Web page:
PILCH's executive director is Kristen Hilton.

KRISTEN HILTON: A typical sort of issue I guess might be where someone low income is facing
eviction. Has only been given or has received an eviction notice and has a short amount of time to
vacate their premises. Is at risk of being homeless and has exhausted other forms of legal
representation so can't get legal aid, hasn't been able to access their community legal centre and
unless they can get advice on a pro bono basis so a lawyer acting for free, they are going to find
themselves basically evicted and out on the street.

ASHLEY HALL: PILCH has more than a thousand lawyers on its books, ready to give advice for free.

But the Law Council of Australia says nationwide there's been a big decline in the number of
lawyers prepared to do pro bono work, or to work for legal aid because they earn about half the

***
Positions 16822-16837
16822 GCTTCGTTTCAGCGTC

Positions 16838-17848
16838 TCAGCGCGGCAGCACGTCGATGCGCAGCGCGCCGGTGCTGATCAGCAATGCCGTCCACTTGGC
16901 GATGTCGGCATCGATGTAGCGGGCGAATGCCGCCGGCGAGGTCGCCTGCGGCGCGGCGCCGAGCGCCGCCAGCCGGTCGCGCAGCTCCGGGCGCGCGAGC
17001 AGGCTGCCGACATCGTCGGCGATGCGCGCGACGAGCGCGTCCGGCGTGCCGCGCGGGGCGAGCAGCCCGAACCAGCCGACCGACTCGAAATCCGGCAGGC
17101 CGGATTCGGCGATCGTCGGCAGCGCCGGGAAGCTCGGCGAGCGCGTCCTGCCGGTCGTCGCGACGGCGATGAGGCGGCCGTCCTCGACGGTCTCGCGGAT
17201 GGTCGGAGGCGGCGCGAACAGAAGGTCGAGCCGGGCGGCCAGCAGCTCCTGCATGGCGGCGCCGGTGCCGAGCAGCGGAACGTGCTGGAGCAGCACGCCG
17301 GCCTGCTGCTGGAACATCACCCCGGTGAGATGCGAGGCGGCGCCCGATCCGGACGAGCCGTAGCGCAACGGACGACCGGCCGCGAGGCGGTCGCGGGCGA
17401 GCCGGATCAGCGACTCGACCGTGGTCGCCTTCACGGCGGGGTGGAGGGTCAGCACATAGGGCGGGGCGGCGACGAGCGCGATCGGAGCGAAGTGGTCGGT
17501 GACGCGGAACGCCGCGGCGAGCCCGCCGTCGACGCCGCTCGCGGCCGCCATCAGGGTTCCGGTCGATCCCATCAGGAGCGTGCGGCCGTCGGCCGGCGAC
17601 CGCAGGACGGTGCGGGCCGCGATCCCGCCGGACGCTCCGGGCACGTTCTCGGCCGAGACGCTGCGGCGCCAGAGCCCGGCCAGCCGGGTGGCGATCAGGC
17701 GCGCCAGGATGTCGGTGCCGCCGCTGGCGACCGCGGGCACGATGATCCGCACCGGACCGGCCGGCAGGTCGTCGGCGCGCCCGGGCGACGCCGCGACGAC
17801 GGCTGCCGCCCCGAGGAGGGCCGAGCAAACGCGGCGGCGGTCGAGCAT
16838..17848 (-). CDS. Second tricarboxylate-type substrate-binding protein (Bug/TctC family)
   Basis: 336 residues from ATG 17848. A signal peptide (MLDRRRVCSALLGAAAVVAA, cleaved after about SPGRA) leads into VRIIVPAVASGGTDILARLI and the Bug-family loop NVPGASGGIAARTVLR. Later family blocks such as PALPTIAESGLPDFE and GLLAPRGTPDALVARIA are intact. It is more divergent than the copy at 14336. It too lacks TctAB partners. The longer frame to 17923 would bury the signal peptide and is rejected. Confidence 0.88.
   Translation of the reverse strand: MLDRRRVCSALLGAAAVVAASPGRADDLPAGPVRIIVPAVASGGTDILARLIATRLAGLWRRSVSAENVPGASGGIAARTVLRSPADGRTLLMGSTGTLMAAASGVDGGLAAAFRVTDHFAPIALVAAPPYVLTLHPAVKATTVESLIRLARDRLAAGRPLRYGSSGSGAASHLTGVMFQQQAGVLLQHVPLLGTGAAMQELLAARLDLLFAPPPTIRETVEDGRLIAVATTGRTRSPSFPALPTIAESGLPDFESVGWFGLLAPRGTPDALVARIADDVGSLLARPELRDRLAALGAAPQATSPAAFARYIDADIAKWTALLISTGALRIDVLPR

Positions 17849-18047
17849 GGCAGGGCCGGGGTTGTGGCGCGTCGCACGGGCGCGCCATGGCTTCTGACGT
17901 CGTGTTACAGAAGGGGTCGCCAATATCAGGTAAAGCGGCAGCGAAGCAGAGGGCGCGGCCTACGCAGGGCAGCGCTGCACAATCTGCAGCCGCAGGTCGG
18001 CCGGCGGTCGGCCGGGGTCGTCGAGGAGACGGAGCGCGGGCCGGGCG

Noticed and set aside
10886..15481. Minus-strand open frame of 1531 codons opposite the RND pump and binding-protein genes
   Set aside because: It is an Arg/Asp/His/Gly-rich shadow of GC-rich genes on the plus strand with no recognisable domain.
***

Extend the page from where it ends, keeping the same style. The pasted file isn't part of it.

commercial rate.

But Kristen Hilton says money is not the main motivator for many lawyers.

KRISTEN HILTON: I certainly get and the lawyers that I work with get a great deal of satisfaction
out of seeing or out of being able to use our professional skills to really make a difference to
people's lives and you know, we see that every single day. That invention or some form of advocacy
has really made a positive change.

Even the process of being listened to, being able to tell your story makes a difference.

ASHLEY HALL: Miss Hilton says it's not practical for the legal system to rely on the generosity of
lawyers to maintain access to justice for all.

She wants the legal system to be simplified and more advice to be made available in the early
stages of a court matter so that the litigant can make a reasonable decision about whether or not
their case will succeed.